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Earlier this month the Morrison government released the Doherty Institute modelling that has informed its decisions to date.1 The modelling highlighted the potential for COVID-19 cases to rise rapidly across Australia in the absence of policy responses such as social distancing. Of course, Australia has enacted social distancing and progressively locked down the country, and, as a result, has seen a sharp ‘flattening of the curve’ in the number of positive cases of COVID-19.

In this short report, KPMG Economics examine global COVID-19 deaths, cases and resulting case fatality ratios (CFRs) to better understand the drivers of the variation, and the extent to which Australia’s relatively good performance is a result of good luck, good management, or a combination of both.

Key highlights

  • Australia’s COVID-19 death rates are low by global standards.
  • One reason for Australia’s effective performance can be traced to our health system capability and preparedness, where we rank in the top 10 percent of all countries. KPMG analysis found that this is strongly related to lower death rates. This is probably a function of both good management of our health system, as well as some good luck that we have the wealth to invest in our health care system.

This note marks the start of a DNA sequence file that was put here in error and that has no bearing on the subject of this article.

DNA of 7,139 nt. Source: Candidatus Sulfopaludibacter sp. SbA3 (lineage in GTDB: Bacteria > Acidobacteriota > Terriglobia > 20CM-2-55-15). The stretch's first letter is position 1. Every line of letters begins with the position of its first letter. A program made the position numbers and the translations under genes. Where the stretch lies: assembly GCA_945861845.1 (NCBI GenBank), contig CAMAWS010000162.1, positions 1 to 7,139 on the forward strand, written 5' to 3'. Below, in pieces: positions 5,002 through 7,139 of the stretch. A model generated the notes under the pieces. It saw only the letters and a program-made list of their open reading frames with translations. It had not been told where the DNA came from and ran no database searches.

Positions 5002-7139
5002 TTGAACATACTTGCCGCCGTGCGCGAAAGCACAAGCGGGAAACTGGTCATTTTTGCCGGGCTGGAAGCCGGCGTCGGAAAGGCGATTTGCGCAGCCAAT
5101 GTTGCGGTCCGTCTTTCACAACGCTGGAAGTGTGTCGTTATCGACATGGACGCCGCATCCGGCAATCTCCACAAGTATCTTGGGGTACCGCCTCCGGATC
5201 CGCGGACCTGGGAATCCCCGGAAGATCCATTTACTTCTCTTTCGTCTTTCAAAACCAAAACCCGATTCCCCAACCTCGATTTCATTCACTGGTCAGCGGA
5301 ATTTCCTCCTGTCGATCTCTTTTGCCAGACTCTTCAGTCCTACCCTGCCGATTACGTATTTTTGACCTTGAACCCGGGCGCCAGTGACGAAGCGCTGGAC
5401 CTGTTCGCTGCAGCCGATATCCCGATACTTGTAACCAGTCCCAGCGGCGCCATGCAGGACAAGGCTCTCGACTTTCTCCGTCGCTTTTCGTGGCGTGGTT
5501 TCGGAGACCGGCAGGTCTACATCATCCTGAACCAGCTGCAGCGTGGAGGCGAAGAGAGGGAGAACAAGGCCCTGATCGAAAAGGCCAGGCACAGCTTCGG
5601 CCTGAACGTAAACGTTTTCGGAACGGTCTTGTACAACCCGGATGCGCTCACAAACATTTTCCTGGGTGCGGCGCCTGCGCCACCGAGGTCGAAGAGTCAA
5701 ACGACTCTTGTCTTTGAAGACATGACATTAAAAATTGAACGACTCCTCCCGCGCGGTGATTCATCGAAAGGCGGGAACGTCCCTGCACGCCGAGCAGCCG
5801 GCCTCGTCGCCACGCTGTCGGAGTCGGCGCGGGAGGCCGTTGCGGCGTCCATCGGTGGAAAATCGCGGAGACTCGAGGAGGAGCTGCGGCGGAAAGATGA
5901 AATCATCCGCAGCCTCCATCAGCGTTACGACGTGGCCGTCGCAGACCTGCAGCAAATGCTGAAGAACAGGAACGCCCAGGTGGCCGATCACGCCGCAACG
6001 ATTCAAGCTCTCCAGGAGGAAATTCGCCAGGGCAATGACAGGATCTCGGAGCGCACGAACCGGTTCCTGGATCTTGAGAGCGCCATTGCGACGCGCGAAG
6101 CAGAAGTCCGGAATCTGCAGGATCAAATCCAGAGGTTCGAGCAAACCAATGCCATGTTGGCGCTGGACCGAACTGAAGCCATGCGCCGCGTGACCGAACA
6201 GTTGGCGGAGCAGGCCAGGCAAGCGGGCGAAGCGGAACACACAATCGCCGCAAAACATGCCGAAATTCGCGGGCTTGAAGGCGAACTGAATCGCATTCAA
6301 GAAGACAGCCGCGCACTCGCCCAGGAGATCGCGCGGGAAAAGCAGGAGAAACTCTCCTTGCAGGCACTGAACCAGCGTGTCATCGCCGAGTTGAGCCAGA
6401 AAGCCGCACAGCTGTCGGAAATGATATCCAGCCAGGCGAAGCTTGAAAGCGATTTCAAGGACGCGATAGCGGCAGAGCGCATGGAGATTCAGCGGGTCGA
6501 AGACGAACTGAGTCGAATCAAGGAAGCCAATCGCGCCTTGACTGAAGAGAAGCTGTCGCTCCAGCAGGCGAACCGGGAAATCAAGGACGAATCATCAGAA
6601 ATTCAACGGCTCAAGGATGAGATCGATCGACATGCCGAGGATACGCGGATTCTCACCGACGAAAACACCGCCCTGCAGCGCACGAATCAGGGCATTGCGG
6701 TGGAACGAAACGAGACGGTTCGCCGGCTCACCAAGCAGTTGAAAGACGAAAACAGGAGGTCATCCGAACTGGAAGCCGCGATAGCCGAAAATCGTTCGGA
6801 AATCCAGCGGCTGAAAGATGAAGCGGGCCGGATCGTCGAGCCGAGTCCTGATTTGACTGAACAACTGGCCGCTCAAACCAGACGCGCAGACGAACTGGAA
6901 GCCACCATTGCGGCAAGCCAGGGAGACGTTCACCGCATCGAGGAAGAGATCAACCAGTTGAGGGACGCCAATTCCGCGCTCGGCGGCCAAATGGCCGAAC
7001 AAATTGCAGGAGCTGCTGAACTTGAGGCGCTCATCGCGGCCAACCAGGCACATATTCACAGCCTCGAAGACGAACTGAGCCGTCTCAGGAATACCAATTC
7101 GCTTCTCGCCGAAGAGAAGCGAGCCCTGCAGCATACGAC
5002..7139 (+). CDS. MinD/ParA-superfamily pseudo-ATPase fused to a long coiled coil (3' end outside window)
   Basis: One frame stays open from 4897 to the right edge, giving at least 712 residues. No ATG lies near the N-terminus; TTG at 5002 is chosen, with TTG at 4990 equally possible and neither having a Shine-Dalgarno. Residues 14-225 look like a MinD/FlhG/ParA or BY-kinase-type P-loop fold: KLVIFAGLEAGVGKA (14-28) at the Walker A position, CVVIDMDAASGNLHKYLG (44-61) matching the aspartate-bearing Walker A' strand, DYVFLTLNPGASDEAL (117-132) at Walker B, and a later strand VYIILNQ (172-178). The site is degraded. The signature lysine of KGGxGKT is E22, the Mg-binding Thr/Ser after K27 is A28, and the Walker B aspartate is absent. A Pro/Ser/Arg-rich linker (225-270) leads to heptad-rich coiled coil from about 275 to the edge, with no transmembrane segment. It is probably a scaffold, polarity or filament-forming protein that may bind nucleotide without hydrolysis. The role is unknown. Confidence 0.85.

• Where Australia is perhaps not so lucky is our population demographics: a relatively high proportion (10 percent) of our population is aged 70 and above. In most other countries, this is associated with higher death rates.
  • Australia’s testing regime to date has focused on testing those at high risk of COVID-19 infection, rather than testing of the broader population. Globally, this narrower type of regime is associated with higher death rates, so as more testing becomes available, we could expect our case fatality ratio to fall further.
  • Australia’s efforts to successfully “flatten the curve” of positive COVID-19 cases have undoubtedly saved lives, and efforts to keep cases in check relative to our health system capacity is of critical importance to avoid a steep increase in the number of fatalities.
  • While analyses tend to focus on ratios such as deaths to cases, or cases to beds, our result highlights that the absolute size of the problem also matters: countries with relatively large populations, including Australia, are particularly susceptible to high death rates when cases exceed health system capacity.
  • The epidemiology of COVID-19, and global responses to it, are incredibly complex. The analysis presented here considered only broad, country-level factors based on available high-level data. The results should therefore be considered indicative only.




If you have any questions regarding the content of this report and would like speak to someone from our team please contact us.